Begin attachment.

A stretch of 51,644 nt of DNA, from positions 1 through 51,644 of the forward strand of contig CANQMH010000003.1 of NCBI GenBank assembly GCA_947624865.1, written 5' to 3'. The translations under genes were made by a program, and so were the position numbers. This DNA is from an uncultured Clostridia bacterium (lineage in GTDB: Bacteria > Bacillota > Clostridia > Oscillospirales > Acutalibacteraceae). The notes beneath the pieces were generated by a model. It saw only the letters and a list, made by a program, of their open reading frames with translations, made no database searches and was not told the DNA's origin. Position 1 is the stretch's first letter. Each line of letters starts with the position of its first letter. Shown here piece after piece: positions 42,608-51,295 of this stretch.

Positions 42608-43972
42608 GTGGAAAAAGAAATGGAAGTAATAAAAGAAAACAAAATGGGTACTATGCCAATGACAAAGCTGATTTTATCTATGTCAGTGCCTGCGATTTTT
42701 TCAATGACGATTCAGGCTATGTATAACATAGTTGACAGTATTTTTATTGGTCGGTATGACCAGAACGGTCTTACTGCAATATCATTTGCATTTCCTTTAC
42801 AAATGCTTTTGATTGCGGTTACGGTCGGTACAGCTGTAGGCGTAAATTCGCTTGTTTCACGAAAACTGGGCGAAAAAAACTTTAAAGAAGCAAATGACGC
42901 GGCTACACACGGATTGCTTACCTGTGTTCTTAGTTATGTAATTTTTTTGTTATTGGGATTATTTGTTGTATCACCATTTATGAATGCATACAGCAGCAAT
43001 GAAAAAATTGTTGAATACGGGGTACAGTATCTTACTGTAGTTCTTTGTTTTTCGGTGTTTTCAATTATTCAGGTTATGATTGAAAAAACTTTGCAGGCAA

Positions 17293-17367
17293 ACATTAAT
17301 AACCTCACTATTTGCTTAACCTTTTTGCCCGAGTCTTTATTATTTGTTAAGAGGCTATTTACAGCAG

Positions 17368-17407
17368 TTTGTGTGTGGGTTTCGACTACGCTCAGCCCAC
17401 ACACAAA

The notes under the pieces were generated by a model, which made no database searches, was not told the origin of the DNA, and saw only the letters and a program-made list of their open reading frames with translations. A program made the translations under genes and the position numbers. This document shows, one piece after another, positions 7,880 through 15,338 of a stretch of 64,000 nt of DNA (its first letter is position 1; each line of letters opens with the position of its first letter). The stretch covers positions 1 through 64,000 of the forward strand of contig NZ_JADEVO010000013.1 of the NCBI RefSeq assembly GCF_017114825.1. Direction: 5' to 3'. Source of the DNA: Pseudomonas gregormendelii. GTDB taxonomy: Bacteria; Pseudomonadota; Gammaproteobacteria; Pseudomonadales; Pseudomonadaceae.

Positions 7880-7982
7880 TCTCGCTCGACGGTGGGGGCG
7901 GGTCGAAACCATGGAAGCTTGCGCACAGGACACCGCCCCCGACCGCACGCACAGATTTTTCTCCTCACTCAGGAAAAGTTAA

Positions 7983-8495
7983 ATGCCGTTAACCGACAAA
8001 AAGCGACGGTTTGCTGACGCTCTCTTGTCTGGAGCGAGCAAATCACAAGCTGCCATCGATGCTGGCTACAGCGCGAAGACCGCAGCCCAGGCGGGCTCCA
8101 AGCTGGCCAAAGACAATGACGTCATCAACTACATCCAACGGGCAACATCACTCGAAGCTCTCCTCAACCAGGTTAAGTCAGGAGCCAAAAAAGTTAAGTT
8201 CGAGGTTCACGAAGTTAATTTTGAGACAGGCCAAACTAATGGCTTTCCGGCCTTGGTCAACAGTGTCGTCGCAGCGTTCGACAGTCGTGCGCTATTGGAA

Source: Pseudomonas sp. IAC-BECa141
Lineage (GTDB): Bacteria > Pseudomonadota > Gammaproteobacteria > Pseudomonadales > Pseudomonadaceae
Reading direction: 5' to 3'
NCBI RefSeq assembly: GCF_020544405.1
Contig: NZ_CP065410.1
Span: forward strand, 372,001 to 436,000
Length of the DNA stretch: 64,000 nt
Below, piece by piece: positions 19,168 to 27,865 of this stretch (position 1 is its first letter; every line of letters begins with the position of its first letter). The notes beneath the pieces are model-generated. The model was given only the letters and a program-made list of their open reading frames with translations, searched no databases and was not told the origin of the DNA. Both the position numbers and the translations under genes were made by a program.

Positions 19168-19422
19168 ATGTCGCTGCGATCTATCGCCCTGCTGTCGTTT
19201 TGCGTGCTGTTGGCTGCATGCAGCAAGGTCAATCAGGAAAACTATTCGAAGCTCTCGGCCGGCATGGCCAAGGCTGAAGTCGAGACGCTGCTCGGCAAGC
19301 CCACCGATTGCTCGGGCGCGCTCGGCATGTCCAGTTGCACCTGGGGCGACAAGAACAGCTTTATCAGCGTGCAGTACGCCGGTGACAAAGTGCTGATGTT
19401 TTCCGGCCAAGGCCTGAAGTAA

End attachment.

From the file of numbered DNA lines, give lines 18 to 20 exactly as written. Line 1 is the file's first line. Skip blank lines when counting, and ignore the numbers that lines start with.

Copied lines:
Positions 7983-8495
7983 ATGCCGTTAACCGACAAA
8001 AAGCGACGGTTTGCTGACGCTCTCTTGTCTGGAGCGAGCAAATCACAAGCTGCCATCGATGCTGGCTACAGCGCGAAGACCGCAGCCCAGGCGGGCTCCA